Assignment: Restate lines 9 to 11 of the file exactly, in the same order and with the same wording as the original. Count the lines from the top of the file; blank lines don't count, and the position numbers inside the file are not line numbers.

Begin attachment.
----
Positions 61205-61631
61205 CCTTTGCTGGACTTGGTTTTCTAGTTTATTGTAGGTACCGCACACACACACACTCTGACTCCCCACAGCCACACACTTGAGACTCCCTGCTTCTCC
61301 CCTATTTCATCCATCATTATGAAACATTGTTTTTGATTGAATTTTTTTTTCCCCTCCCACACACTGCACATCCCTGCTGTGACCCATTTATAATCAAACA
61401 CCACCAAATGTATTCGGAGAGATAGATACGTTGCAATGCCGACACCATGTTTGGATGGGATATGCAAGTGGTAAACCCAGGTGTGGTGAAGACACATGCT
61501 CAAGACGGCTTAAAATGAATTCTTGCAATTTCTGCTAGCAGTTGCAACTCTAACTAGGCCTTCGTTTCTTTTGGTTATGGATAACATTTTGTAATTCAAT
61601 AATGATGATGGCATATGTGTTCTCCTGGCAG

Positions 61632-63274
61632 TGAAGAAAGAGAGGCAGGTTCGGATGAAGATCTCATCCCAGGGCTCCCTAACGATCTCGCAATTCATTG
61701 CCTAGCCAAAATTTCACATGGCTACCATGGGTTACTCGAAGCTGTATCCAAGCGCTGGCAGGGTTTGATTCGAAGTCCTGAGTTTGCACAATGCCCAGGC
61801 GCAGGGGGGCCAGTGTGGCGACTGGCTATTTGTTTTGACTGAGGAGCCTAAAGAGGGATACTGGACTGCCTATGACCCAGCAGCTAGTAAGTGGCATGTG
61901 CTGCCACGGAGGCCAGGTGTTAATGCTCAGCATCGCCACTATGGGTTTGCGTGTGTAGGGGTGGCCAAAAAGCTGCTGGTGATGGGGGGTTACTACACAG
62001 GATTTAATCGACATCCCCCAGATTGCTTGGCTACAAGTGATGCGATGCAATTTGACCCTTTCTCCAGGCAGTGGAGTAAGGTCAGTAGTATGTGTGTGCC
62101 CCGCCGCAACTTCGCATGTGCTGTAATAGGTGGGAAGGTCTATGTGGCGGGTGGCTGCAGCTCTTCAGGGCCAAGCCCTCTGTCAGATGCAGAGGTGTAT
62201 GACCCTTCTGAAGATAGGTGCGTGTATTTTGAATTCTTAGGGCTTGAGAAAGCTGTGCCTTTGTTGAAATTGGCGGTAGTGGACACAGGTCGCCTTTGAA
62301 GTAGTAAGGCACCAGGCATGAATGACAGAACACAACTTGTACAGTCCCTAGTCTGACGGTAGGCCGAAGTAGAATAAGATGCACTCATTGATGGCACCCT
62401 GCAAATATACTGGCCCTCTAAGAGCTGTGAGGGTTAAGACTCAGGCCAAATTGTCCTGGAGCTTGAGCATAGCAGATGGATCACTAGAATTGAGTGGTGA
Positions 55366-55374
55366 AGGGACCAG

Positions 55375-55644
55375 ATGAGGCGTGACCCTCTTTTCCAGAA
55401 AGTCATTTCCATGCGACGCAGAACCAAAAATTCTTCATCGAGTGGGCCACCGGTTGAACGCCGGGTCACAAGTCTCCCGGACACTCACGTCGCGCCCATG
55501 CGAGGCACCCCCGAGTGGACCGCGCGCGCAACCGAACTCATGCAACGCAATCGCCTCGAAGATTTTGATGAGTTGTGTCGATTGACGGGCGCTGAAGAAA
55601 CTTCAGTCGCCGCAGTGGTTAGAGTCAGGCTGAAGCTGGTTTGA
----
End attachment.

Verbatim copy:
61701 CCTAGCCAAAATTTCACATGGCTACCATGGGTTACTCGAAGCTGTATCCAAGCGCTGGCAGGGTTTGATTCGAAGTCCTGAGTTTGCACAATGCCCAGGC
61801 GCAGGGGGGCCAGTGTGGCGACTGGCTATTTGTTTTGACTGAGGAGCCTAAAGAGGGATACTGGACTGCCTATGACCCAGCAGCTAGTAAGTGGCATGTG
61901 CTGCCACGGAGGCCAGGTGTTAATGCTCAGCATCGCCACTATGGGTTTGCGTGTGTAGGGGTGGCCAAAAAGCTGCTGGTGATGGGGGGTTACTACACAG